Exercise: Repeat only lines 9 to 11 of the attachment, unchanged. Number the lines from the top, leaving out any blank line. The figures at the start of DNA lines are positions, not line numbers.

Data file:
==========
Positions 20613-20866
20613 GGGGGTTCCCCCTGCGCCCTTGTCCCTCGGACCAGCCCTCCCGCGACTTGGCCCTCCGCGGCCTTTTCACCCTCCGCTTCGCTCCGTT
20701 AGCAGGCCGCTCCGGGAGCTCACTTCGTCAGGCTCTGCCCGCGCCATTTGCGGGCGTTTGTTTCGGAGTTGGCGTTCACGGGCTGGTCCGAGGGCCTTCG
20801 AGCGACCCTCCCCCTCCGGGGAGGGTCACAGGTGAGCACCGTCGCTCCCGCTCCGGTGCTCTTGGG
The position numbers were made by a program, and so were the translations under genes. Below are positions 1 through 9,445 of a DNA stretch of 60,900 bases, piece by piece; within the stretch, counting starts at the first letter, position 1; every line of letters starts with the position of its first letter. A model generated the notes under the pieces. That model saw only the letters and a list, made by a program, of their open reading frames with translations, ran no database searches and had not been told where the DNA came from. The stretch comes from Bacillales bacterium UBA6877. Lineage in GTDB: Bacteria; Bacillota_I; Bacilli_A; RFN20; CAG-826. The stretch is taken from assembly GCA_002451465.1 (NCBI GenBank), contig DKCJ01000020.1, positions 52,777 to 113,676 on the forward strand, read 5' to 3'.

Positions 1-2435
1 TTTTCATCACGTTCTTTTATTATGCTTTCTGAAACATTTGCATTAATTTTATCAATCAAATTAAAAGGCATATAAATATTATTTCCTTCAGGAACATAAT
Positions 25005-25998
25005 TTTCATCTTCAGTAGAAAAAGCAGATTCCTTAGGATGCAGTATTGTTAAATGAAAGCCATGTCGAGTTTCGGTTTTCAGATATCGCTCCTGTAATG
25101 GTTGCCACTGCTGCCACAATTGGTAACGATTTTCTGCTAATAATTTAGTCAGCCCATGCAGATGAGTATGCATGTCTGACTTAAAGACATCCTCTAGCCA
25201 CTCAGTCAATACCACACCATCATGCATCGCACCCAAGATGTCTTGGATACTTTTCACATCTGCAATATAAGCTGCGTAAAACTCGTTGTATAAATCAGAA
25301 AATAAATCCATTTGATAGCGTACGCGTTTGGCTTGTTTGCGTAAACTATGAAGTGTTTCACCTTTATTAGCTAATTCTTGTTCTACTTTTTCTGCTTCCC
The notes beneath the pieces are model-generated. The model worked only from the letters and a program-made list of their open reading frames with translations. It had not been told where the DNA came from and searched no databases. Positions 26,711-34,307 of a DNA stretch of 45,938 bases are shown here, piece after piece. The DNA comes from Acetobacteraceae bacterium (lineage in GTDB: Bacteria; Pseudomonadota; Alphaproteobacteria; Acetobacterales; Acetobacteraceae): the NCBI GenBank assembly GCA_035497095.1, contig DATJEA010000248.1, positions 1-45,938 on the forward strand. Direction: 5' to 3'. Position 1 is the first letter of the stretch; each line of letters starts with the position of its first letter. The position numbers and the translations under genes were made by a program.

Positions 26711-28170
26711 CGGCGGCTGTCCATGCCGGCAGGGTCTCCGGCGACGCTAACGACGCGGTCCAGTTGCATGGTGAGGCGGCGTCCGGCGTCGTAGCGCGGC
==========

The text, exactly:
25005 TTTCATCTTCAGTAGAAAAAGCAGATTCCTTAGGATGCAGTATTGTTAAATGAAAGCCATGTCGAGTTTCGGTTTTCAGATATCGCTCCTGTAATG
25101 GTTGCCACTGCTGCCACAATTGGTAACGATTTTCTGCTAATAATTTAGTCAGCCCATGCAGATGAGTATGCATGTCTGACTTAAAGACATCCTCTAGCCA
25201 CTCAGTCAATACCACACCATCATGCATCGCACCCAAGATGTCTTGGATACTTTTCACATCTGCAATATAAGCTGCGTAAAACTCGTTGTATAAATCAGAA